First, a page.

Shoot length (Figure 3(a)) of rice decreased almost linearly between water tensions of 10 and 100 kPa, which ranged from 15 - 22 cm (10 kPa) to 10 - 15 cm (100 kPa). For the same water tensions, barnyardgrass varied from 8 - 16 cm to 4 - 11 cm, according to the respective confidence intervals at 95%.

(a) (b)

Figure 2. Plants per plot and leaves per plant (a and b, respectively), as function of water tension for each plant species. Confidence intervals at 95% are presented.

Under these conditions, rice is most prone to perform better in shoot length compared to barnyardgrass, being this confirmed for water tensions below 10 kPa. Surely this advantage for rice would exist only under equivalent plant densities in the field. The root length of both species (Figure 3(b)) on the other side, were clearly equivalent as their confidence intervals overlapped, ranging from 12 - 17 cm (rice) and 8 - 18 cm (barnyardgrass) at 10 kPa, to 7 - 14 cm (rice) and 4 - 14 cm (barnyardgrass) at 100 kPa.

(a) (b)

Figure 3. Shoot and root length (a and b, respectively), as function of water tension for each plant species. Confidence intervals at 95% are presented.

Under water stress, rice may present reduced plant height, leaf area and biomass production, tiller death, root dry mass and depth, and delay in reproductive development. However, water deficiency, when imposed gradually to moderate levels (up to ~40 kPa), does not interfere with assimilate partitioning between shoot and roots. On the other hand, under severe stress, root growth is interrupted [19] .

Root volume was bigger for barnyardgrass compared to rice, for 0 kPa (0.2 - 0.75 cm3・plot−1) and 10 kPa (0.75 - 1.4 cm3・plot−1), decreasing onwards up to 100 kPa (0 - 0.4 cm3・plot−1). Rice presented 0.1 - 0.2 cm3・plot−1 and 0.2 - 0.4 cm3・plot−1, respectively at 0 kPa and 10 kPa (Figure 4). In addition to volume, the root depth, which is directly related to its architecture, is essential for the plant to seek and absorb water from deeper soil layers [20] .

Shoot and root fresh mass performed better up to approximately 50 kPa, for rice than for barnyardgrass (Figure 5(a); Figure 5(b)). Similarly, shoot (Figure 5(c)) and root (Figure 5(d)) dry mass clearly differed, with rice always performing better compared to barnyardgrass up to 40 kPa for shoot dry mass, and up to 100 kPa for root dry mass, as the 95% confidence intervals did not overlap.

These results corroborate with the findings by [21] , in which soil water tension of 50 kPa promoted reduction in rice dry mass, since water is involved in cellular turgescence process promoting cell expansion. Thus, with reduction of water availability in soil, plant growth and development are reduced.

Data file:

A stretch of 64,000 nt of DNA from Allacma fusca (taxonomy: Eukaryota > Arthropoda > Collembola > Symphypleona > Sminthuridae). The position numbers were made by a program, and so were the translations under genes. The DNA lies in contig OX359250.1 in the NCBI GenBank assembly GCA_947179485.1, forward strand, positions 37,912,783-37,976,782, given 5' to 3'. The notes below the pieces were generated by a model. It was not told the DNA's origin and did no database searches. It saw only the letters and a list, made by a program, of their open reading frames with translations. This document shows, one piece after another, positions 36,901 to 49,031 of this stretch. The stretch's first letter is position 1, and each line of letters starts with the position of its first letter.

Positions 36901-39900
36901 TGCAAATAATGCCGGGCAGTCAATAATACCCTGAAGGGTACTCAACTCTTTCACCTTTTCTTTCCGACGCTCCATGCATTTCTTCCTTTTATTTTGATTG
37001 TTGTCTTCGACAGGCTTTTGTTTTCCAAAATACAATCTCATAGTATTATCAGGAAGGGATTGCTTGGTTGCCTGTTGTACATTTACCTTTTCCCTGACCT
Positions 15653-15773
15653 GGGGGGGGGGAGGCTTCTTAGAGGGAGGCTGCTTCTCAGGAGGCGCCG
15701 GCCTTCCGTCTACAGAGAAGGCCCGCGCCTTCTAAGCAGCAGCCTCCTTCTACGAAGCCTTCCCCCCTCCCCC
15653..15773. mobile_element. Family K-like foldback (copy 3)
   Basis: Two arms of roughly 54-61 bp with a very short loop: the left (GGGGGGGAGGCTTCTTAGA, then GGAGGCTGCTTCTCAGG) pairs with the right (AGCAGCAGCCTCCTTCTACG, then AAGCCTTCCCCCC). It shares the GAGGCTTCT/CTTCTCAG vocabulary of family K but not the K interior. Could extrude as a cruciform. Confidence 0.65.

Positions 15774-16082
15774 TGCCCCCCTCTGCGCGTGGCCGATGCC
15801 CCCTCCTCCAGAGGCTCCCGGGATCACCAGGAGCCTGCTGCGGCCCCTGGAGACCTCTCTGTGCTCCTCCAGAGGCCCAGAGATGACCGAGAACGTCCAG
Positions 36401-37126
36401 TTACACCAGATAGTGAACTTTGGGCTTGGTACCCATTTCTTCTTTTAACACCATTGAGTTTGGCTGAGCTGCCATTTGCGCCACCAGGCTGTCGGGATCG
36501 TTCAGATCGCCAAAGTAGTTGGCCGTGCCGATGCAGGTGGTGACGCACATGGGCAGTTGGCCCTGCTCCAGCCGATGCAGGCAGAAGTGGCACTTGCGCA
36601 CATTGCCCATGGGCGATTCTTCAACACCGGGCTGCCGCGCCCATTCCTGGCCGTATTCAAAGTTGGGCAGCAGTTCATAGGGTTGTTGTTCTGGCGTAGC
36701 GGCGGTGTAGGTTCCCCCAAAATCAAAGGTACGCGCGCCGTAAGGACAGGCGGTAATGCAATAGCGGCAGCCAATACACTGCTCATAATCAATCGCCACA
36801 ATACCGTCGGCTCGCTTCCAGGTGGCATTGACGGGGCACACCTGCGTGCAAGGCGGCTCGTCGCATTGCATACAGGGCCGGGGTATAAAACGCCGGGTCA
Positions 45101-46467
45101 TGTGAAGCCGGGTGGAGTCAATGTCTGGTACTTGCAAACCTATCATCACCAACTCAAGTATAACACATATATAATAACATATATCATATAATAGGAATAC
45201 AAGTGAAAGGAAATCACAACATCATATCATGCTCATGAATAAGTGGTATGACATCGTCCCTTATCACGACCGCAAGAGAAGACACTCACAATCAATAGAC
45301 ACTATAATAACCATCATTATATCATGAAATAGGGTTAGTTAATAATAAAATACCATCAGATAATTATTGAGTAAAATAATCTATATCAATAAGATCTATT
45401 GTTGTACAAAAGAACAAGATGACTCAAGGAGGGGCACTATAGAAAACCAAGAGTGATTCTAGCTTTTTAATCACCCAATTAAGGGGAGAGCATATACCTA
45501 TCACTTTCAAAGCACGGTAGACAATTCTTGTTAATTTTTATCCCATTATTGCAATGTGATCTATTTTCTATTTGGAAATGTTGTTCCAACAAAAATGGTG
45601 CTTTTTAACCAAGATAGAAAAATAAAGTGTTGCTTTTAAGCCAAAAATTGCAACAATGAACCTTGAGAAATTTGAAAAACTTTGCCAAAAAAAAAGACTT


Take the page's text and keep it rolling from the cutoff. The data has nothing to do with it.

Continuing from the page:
When under moderate or severe short-term water deficiency, the first reaction of plants is to turn the osmotic potential most negative (most intensive), by accumulation of cellular solutes [22] , in order to increase the potential gradient and promote water absorption, or to reduce transpiration in an attempt to maintain a positive water balance [23] .

Figure 4. Root volume (cm3・plot−1), as function of water tension for each plant species. Confidence intervals at 95% are presented.

(a) (b) (c) (d)

Figure 5. Shoot and root fresh (a) and (b), respectively) and dry (c) and (d), respectively) mass (g・plot−1), as function of water tension for each plant species. Confidence intervals at 95% are presented.

4. Conclusion

Under moderate water stress, up to approximately 40 kPa, rice tends to perform better than barnyardgrass in the initial stage of crop growth, when under equivalent plant density.

Conflicts of Interest

The authors declare no conflicts of interest.

Cite this paper

Barbat Parfitt, J. , Andres, A. , Concenço, G. , Teló, G. , Schreiber, F. , da Silva, J. , Moisinho, I. and Timm, P. (2017) Rice and Barnyardgrass: Water Stress and Initial Establishment. American Journal of Plant Sciences, 8, 3110-3119. doi: 10.4236/ajps.2017.812210.

References

[1] CONAB. National Company of Food Stock and Supply (2016). Follow-Up of the Grain Cropping Season. Vol. 2, 2015/2016 Cropping Season, 12th Survey.
[2] SOSBAI. Sociedade Sul Brasileira de Arroz Irrigado (2016) Arroz Irrigado: Recomendacaes técnicas da pesquisa para o sul do Brasil. [Irrigated Rice: Technical Recommendations of the Research for Southern Brazil.] SOSBAI, Pelotas, Rio Grande do Sul, Brasil, 200 p.
[3] Moterle, D.F., Silva, L.S., Moro, V.J. Bayer, C., Zschornack, T., Avila, L.A. and Bundt, A.C. (2013) Methane Efflux in Rice Paddy Field under Different Irrigation Managements. Revista Brasileira de Ciência do Solo, 37, 431-437.
https://doi.org/10.1590/S0100-06832013000200014
[4] Andres, A., Freitas, G.D., Concenco, G., Melo, P.T.B.S. and Ferreira, F.A. (2007) Desempenho do cultivar de arroz BRS Pelota e controle de capim arroz (Echinochloa spp.) submetidos a quatro épocas de entrada d’água após aplicacao de doses reduzidas de herbicidas. [Performance of Rice Cultivar BRS Pelota and Control of (Echinochloa spp.) Submitted to Four Flooding.] Planta Daninha, 25, 859-867.